Is my pen-name the real me?
I’d been writing as Nicola Prentis for a few years before I became Nicola Jane.
Nicola Prentis wrote, and still writes, in the English Language Teaching (ELT) market with three published books and articles for various ELT publications. When I then wrote a choose-your-own-adventure style erotica, Follow Your Fantasy, and it was so filthy even I surprised myself, clearly Nicola Prentis couldn’t put it out. The ELT market is conservative, to say the least, and while classroom activities might include pairwork and small groupwork, they don’t involve threesomes and orgies.
So, Nicola Jane stepped in. She was single, dating for fun more than to Find Someone Special, and was quite happy dating people who were in non-monogamous relationships. She looks like me too, but her face is turned away from the camera so you can’t be completely sure who she is which fits perfectly for the “voice” of a choose-your-own ending because the reader is the main character.
A photograph, a couple of articles about non-monogamy (here and here) and a very explicit book and she became more real than Nicola Prentis. My blog which had covered funny stories about online dating became Nicola Jane’s story even though it had been Nicola Prentis who went on the dates – even the ones with the non-monogamous guys. Nicola Jane blogged about things that empower women and their sexuality, even though these were all topics Nicola Prentis believed in too. I created such a believable character that even people who’d known me for years believed in her.
Such is the Erotica Fallacy. Writers are always told to write what they know. “To know” means to have done something, therefore, erotica writers must have lived it all. My boyfriend still finds it hard to reconcile the two Nicolas and was sure, at the very least (!), I’d slept with women and been to sex parties.
In the year since Follow Your Fantasy was released, Nicola Jane Prentis met The One. Not through online dating, not that there would have been anything wrong with it if she had, but via the much less dramatic work scenario. She had a baby and, even though, she had to write the follow up to Follow Your Fantasy while pregnant, Nicola Jane just faded away. Her blog went quiet, her book promo tailed off; she didn’t have a lot to say.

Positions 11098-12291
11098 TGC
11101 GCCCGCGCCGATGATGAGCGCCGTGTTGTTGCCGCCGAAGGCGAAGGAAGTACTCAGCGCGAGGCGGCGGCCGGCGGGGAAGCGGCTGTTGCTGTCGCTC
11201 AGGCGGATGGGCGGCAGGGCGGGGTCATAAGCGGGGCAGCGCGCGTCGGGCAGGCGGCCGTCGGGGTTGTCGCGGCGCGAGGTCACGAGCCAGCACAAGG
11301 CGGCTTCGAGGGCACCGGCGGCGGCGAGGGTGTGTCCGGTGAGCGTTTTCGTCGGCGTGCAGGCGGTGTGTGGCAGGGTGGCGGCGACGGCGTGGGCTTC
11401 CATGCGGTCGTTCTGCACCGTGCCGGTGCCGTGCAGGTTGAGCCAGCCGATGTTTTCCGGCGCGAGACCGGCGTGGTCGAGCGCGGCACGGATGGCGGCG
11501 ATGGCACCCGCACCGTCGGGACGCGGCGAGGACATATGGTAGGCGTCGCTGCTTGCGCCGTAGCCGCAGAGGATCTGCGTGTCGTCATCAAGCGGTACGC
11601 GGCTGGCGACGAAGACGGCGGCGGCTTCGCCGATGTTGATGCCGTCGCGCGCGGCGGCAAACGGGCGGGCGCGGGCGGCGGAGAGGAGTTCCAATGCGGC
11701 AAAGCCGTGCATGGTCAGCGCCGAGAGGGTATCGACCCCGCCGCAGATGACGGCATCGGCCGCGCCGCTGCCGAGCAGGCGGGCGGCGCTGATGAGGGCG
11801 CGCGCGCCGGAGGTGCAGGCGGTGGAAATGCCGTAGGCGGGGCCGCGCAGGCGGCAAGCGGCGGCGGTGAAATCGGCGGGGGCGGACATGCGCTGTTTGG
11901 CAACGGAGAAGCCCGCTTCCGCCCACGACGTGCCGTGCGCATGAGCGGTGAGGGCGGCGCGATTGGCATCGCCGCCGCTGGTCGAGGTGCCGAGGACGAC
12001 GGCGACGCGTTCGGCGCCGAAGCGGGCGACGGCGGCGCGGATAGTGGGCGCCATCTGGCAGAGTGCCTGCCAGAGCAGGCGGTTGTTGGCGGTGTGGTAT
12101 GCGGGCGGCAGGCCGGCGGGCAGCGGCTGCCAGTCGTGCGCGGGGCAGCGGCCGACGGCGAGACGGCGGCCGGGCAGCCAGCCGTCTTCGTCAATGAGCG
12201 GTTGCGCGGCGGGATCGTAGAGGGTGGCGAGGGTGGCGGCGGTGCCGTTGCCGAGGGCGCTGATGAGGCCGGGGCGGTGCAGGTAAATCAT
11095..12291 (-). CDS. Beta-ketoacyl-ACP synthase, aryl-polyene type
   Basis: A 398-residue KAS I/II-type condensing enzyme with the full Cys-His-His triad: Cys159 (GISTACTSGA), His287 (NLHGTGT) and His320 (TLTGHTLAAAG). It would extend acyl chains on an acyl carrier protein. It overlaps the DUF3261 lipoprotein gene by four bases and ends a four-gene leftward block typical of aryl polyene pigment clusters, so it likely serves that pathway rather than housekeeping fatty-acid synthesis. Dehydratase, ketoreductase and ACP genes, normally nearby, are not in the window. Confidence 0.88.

Nicola Prentis, however, was still blogging and writing in the ELT market. She spoke at a conference about the gender inequality in her industry and was trolled by a load of old misogynists. And she tried to get a chick lit romance she’d written years ago published. Love Lessons is about Sophie Day, an English teacher in Rome who falls for her sexy Italian student, Marco Mezzanotte. Love Lessons draws heavily on my 12 years of teaching English abroad and has plenty of humorous classroom scenes but no sex. Which might be why my publisher didn’t feel it had enough “me” in it and passed on the manuscript.
What they meant, I’m sure, was not enough Nicola Jane – a version of me that came and went in 18 months was more real for them than the me that has been here all along and who wrote a fairly innocent romance based on a 12-year teaching career. That’s fine; I see how the two don’t fit well together. So, I decided to self-publish on Amazon instead. I designed and drew the cover myself, had editing help from friends in my writing group and am really happy with the result.
The next question for me is:
Who is going to promote the sequel to Follow Your Fantasy when it eventually comes out?
Nicola Prentis still can’t for the same reasons she couldn’t before. But then, Nicola Jane needs a face and that face needs to look like mine.
I never intended to bury her, yet she needs reincarnating.
She has just self-published her romance novel, Love Lessons.